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This eBook from the Gutenberg Project consists of approximately 261 pages of information about Clairvoyance and Occult Powers.

Swami Panchadasi.

LESSON I.

The astral senses.

The student of occultism usually is quite familiar with the crass individual who assumes the cheap skeptical attitude toward occult matters, which attitude he expresses in his would-be “smart” remark that he “believes only in what his senses perceive.”  He seems to think that his cheap wit has finally disposed of the matter, the implication being that the occultist is a credulous, “easy” person who believes in the existence of things contrary to the evidence of the senses.

While the opinion or views of persons of this class are, of course, beneath the serious concern of any true student of occultism, nevertheless the mental attitude of such persons are worthy of our passing consideration, inasmuch as it serves to give us an object lesson regarding the childlike attitude of the average so-called “practical” persons regarding the matter of the evidence of the senses.

These so-called practical persons have much to say regarding their senses.  They are fond of speaking of “the evidence of my senses.”  They also have much to say about the possession of “good sense” on their part; of having “sound common sense”; and often they make the strange boast that they have “horse sense,” seeming to consider this a great possession.  Alas, for the pretensions of this class of persons.  They are usually found quite credulous regarding matters beyond their everyday field of work and thought, and accept without question the most ridiculous teachings and dogmas reaching them from the voice of some claimed authority, while they sneer at some advanced teaching which their minds are incapable of comprehending.  Anything which seems unusual to them is deemed “flighty,” and lacking in appeal to their much prized “horse sense.”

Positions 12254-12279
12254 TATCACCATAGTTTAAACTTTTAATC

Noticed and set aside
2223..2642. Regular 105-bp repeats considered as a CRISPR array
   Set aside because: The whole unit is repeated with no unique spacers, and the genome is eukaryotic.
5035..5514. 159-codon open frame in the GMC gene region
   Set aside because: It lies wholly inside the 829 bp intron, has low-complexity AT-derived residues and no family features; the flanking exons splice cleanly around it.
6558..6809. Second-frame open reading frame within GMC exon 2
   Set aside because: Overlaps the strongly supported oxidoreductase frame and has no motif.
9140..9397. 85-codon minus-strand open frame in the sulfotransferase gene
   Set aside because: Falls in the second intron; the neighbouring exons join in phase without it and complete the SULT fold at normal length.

But, it is not my intention to spend time in discussing these insignificant half-penny intellects.  I have merely alluded to them in order to bring to your mind the fact that to many persons the idea of “sense” and that of “senses” is very closely allied.  They consider all knowledge and wisdom as “sense;” and all such sense as being derived directly from their ordinary five senses.  They ignore almost completely the intuitional phases of the mind, and are unaware of many of the higher processes of reasoning.

Such persons accept as undoubted anything that their senses report to them.  They consider it heresy to question a report of the senses.  One of their favorite remarks is that “it almost makes me doubt my senses.”  They fail to perceive that their senses, at the best, are very imperfect instruments, and that the mind is constantly employed in correcting the mistaken report of the ordinary five senses.

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